- Scientists ranging from James Clerk Maxwell and Max von Laue have been claimed to be true discovers of the Mass-Energy Equivalence, which has popularly been credited to Albert Einstein’s “Theory of special relativity” back in 1905. There has been many controversies, but in conclusion Einstein is the official claimer.(Ball, P. (n.d.). The equation proved that energy and matter are linked. This was only one of the major breakthroughs that Einstein made in 1905 and his best work was yet to come in later years.... [tags: einstein, maxwell, relativity theory]
895 words (2.6 pages)
- Although Einstein is mostly known for his famous equation, e=mc2, he accomplished many things in his life that affects science today and is one of most admirable person of the twentieth century and one of the supreme intellects of all time. Albert Einstein was born in Ulm, Wurttemberg, Germany on March 14, 1879. His jewish family included his father Hermann Einstein, mother Pauline Einstein, and his sister Maja Einstein. Six weeks after Einstein’s birth, the family moved to Munich, Germany. Einstein attended a catholic school and took violin lessons, but later quit because he wasn't interested.... [tags: jewish, general theory of relativity]
566 words (1.6 pages)
- Einstein's Relativity, Literature and Perception The effect relativity had on literature was that it gave a new way of viewing objects moving at speeds near light. What a person sees depends on their viewpoint. Relativity states that as an object moves faster from a relatively stationary point the object becomes warped, or a plane that flies 'straight" over a merry-go-round would appear curved to the rider. These are two examples of the way relativity causes someone to think. The biggest direct effect on literature was that relativity made time travel possible.... [tags: Physics Relativity Einstein Research Papers]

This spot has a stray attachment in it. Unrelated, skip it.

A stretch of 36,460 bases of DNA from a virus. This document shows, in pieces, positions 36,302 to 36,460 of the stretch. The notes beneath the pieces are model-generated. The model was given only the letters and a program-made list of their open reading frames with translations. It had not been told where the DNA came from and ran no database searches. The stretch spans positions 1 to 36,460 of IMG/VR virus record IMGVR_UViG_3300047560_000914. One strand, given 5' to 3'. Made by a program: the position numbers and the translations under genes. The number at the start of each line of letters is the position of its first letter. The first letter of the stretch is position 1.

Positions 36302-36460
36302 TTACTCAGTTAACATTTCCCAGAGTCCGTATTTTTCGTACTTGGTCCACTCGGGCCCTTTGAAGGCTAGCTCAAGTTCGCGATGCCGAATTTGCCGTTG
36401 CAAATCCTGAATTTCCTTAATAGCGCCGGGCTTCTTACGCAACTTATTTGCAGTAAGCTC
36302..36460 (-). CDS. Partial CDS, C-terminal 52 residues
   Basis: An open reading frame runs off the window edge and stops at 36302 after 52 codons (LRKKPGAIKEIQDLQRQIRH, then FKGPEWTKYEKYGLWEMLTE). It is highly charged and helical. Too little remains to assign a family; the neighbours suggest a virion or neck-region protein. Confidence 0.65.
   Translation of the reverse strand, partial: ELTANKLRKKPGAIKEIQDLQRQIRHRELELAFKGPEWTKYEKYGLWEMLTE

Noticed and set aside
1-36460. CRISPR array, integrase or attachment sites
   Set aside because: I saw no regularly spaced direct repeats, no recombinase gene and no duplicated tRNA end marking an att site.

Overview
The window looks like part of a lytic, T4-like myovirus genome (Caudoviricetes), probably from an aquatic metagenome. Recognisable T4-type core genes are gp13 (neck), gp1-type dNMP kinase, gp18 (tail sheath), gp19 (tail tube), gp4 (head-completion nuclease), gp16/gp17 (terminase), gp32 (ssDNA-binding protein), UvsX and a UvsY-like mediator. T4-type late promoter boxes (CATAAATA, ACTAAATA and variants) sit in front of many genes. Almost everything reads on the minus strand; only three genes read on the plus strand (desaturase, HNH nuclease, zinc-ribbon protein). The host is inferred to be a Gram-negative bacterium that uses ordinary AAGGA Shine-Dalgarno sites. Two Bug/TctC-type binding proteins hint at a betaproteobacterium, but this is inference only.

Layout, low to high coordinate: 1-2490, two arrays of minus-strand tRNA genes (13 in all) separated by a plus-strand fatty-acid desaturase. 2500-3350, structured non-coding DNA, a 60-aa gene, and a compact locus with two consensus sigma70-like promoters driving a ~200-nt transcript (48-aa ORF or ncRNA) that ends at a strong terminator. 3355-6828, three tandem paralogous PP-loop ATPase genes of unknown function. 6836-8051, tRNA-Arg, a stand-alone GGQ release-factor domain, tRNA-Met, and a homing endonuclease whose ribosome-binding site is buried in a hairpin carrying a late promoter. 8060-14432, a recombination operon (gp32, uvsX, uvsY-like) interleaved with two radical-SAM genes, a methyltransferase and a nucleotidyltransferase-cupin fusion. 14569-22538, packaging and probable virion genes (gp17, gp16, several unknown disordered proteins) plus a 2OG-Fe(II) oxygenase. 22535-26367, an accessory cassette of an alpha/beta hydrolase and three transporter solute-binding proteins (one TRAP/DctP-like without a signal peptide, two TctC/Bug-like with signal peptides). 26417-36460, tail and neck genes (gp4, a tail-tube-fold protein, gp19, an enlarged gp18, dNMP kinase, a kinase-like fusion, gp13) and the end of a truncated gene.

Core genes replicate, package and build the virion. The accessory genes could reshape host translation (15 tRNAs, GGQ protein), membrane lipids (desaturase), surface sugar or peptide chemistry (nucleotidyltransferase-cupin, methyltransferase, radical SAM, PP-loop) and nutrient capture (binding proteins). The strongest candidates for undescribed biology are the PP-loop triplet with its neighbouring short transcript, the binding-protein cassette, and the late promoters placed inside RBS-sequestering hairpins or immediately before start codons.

1277 words (3.6 pages)
- Imagine a world where everything made sense and where everything was easy. This all changed when Einstein challenged and revised the ideas of relativity. Physicists did not know how to deal with the concept of speeds approaching the speed of light, or with how atoms got their mass, so they stuck to their simple relativity ideas. Physicists before Einstein believed that energy and mass were two separate ideas, and they should be considered differently, leading to the belief that speeds could be added together, and that gravity was based on mass and distance.... [tags: Albert, Einstein, Physicists, Relativity]
860 words (2.5 pages)
- Albert Einstein was one of the greatest geniuses of the twentieth century for many reasons. Mr. Einstein is famous in the world of physics for the theory of relativity. Mr. Einstein was, and still is thought of as a man of great intelligence, but there are many things that we still don’t know about his early life. Albert Einstein also received the Nobel Prize 2 times in his live. Even though he is often unnoted, Albert Einstein is considered a man of great intelligence because of his contribution to physics with e=mc2 and also because he had little to no longitudinal fissure, making it easier for him to think critically.... [tags: physics, theory of relativity, e=mc2]
895 words (2.6 pages)